Pressure sensor calculations

Hi everybody,

I am using a piece of code from the Soft Robotics Toolkit webpage, where a pressure sensor is reading the pressure of a deformable silicone tube when pushed upon.

The code is as follows:

const int analogInPin = A8;   //Sets a variable for the pin that is connected to the sensor

int sensorValue = 0;    //Sets a variable for the raw sensor data
float midValue = 0;   //Sets a variable for a number used in calculating PSI
float psi = 0;    //Sets a variable for the final pressure reading

int loopTime = 100; //Sets a variable for how often the pressure is read, in milliseconds

void setup() 
{
  Serial.begin(9600);   //Initializes serial communications
}

void loop() 
{
  sensorValue = analogRead(analogInPin);    //Reads the current value of the sensor
  midValue = map(sensorValue, 320, 345, 0, 100);    //Performs calculations
  psi = map(midValue, 52, 100, 0, 15);    //Performs calculations

  /*
  Serial.print("sensorValue = " );    //Uncomment these lines to see raw sensor data              
  Serial.print(sensorValue); 
  Serial.print("\tmidValue = ");      
  Serial.print(midValue);
  Serial.print("/t");
  */   
  Serial.print("psi = ");   //Prints the results    
  Serial.println(psi);    //Prints the results
  delay(loopTime);     
}

It is working just fine, but I do not understand the calculations to get from voltage to psi in this bit:

  sensorValue = analogRead(analogInPin);    //Reads the current value of the sensor
  midValue = map(sensorValue, 320, 345, 0, 100);    //Performs calculations
  psi = map(midValue, 52, 100, 0, 15);    //Performs calculations

Does anybody have a clue as to what is going on here? I have tried turning to the datasheet for the sensor, but I don't see anything that could help me understand there. The link for the datasheet is here: https://softroboticstoolkit.com/files/sorotoolkit/files/mps20n0040d-s_datasheet.pdf

Thanks in advance for your help!

From the datasheet:
"Low cost"
"Full-scale output voltage 50 - 100 mV"

Which basically means that this sensor is cheap because it doesn't have a build-in instrumentation amp.
Only the more expensive sensors do.

You can't use this sensor without an instrumentation amplifier, like the HX711.
The bare sensor won't give you much more than 25 A/D steps.
Leo..

PS
const int analogInPin = A8; // Is this a Mega?
Might be able to use two Mega analogue inputs in differential mode, with gain (no experience).
Sensor +input(2) to 5volt, -input(5) to ground, +output(3) to one analogue input of the Mega, both -outputs(1,6) to a second analogue input of the Mega.
Leo..

I can give you an idea of what is going on. We will make a few assumptions first. The Analog to Digital converter is a 10 bit converter (2^10). The A/D reference voltage is 5.000 volts. What this means is at the analog input 0 to 5 volts is 0 to 1024 bits or we get 1024 quantization levels. That also tells us, in this case, that since 5 volts is full scale and we get 1024 quantization levels we can say 5 / 1024 = 0.00488 (4.88 mV) resolution. This is where the volts come from, they come from the bit count of the A/D.

Now we look at these few lines of code;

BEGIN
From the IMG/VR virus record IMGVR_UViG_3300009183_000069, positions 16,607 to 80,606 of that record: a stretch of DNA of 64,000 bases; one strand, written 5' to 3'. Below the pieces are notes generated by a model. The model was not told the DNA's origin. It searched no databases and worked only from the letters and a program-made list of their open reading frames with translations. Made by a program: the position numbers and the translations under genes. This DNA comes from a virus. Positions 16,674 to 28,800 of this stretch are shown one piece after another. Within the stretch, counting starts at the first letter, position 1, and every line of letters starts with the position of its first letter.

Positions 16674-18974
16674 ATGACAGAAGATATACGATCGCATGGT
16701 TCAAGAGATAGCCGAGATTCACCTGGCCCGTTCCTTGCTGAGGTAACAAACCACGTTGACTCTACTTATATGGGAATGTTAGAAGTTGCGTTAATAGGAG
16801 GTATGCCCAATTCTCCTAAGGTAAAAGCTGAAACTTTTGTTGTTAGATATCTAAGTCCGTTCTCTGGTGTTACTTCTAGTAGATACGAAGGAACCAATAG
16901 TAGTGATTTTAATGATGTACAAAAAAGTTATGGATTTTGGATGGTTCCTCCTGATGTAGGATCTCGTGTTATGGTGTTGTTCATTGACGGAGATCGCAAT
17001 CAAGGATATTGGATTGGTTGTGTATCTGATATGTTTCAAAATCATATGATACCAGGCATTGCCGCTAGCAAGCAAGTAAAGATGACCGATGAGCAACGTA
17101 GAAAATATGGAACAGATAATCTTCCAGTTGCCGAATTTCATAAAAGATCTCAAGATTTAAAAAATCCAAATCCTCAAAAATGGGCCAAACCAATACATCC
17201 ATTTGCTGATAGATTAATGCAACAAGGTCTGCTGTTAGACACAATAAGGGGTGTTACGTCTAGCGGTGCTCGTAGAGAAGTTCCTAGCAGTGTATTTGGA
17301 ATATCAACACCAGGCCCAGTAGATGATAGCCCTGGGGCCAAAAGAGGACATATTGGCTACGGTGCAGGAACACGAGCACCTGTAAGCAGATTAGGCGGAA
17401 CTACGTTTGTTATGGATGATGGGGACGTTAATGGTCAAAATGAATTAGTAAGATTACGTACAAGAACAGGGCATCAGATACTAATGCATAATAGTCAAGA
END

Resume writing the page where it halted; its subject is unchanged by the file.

sensorValue = analogRead(analogInPin);    //Reads the current value of the sensor
 midValue = map(sensorValue, 320, 345, 0, 100);    //Performs calculations
 psi = map(midValue, 52, 100, 0, 15);    //Performs calculations

So we map a bit count between 320 to 345 as 0 to 100. Now 0 - 100 is our sensor value. 320 bits is 1.561 volts and 345 bits is 1.687 volts. Remember 1 bit = 4.88 mV. This becomes the midvalue and again they map that as 52 to 100 = 0 to 15 PSIG.

Bottom line or end result is exactly as Wawa posted above.

Ron

Ron

Thank you so much for your response, it helped a lot!

My sensor circuit consists of the sensor and a dual op-amp, and I get plausible PSI outputs from the Arduino Mega, so I believe it has been set up correctly.
I simply did not understand the functioning of the code, but now I do. I really appreciate your help, thank you.

  • Marlene

Glad you have a handle on the code. Makes a big difference. :slight_smile:

Ron

Hi Ron_Blain. I just read this and got it too.
But why did they map the psi value twice? Why not just psi = map(sensorValue, 333, 345, 0, 15);
Would save a variable and a calculation step
or even psi = map((analogRead(analogInPin), 333, 345, 0, 15); or something like that?
Or is that sort of nesting not allowed?
Or is all that taken care of during compiling and optimised further than that anyway, so that the code just remains more easily readable?
Cheers,
Joe

Or is that sort of nesting not allowed?

It is allowed.

Who can guess what the author of that code was thinking? But a comment like "performs calculations" suggests: not much.

No, as jremington points out it's allowed. Pretty much at the discretion of the person writing the code. Often there are several ways to get the same result in code. Where one or two lines will get something done often some folks may use five or six lines.

Personally I was never a programmer and if I would have needed to rely on my programming skills to eat I likely would have starved to death. Fortunately I had the pleasure of working with some exceptional programmers and let them do their thing. :slight_smile:

Ron